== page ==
What's in it?
The content of the Guru Granth Sahib Ji includes the teachings and hymns of the first five Sikh Gurus, beginning with Guru Nanak Dev Ji. Guru Angad Dev Ji, the second Sikh Guru, wrote these down and the third Guru, Guru Amar Das Ji, added to these.
An important feature in the Guru Granth Sahib Ji is the Lavan, which plays a prominent role in Sikh wedding ceremonies and is commonly recited by the bridge and groom. There are four verses, each composed by the Guru Ram Das Ji.
The fifth Guru, Guru Arjan Dev Ji, collected these songs and teachings into the Adi Granth, which was dubbed the Guru Granth Sahib after the death of Guru Gobind Singh Ji.
What form does the Guru take?
The Guru Granth Sahib Ji is written in Punjabi, the language native to the Punjab region of India. It is forbidden to use the Holy Book in any other language for the purpose of Sikh worship.
Similarly, any reproduction of the Guru Granth Sahib Ji must have 1430 pages exactly, and the book is treated with reverence in the Sikh community.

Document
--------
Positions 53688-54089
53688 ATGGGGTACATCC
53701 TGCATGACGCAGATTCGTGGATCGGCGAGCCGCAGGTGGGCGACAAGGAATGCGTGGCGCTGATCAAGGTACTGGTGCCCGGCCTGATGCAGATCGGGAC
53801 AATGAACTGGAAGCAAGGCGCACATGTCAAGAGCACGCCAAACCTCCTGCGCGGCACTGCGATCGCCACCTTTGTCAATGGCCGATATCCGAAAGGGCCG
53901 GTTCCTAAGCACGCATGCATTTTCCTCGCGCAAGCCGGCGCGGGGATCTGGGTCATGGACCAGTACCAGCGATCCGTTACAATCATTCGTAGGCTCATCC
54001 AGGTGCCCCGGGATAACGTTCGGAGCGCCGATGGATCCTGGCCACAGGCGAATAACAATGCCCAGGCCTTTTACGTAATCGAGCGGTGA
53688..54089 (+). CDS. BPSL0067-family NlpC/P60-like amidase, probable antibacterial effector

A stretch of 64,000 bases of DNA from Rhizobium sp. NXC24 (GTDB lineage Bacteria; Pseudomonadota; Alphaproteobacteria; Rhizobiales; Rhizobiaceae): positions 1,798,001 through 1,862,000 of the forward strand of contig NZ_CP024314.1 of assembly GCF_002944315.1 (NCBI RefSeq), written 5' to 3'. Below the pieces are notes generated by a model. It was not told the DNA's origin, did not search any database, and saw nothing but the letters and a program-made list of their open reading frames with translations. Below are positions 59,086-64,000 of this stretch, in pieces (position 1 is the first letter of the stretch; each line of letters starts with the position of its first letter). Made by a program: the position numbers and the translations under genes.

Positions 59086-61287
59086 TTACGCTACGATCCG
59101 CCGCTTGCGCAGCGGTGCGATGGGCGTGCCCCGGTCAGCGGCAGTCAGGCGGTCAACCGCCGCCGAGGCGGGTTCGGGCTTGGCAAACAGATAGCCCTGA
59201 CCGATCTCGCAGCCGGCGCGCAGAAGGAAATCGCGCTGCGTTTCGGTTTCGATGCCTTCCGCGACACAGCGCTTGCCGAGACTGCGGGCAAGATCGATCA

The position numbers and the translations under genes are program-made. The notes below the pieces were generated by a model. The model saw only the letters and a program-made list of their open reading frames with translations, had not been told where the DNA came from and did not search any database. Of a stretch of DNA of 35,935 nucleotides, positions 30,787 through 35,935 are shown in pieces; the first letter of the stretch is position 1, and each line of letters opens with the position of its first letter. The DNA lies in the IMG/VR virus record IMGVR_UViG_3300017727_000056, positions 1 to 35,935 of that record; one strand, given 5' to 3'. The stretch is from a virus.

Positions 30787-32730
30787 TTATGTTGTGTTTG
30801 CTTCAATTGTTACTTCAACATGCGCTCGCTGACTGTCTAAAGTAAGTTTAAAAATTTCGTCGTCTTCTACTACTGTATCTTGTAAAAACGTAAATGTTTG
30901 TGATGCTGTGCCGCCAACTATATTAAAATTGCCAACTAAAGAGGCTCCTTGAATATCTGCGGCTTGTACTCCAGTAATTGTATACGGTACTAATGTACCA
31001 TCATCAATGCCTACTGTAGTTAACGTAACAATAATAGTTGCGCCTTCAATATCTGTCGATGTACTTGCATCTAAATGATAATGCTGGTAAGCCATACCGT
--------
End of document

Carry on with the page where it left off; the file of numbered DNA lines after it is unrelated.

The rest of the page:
How is the Guru Granth Sahib Ji treated?
The Guru Granth Sahib Ji is treated much the same as the human gurus were previously. In the evening, it is put to bed in its own room in the Gurdwara.
At the beginning of the day, the Granthi (the appointed reader of the scriptures) and other Sikhs make a procession to lead the Guru Granth Sahib Ji into the Diwan Hall of the Gurdwara, where they rest it on the Manji Sahib, which is a small platform reserved for the Guru. The Diwan Hall is where the ceremony takes place.
It is never allowed to touch the ground – which bears a similarity to the treatment of the American flag – and Sikhs do not physically turn their back on it. While it's being read, the Granthi waves a special animal hair fan called a chauri over the pages as a sign of respect.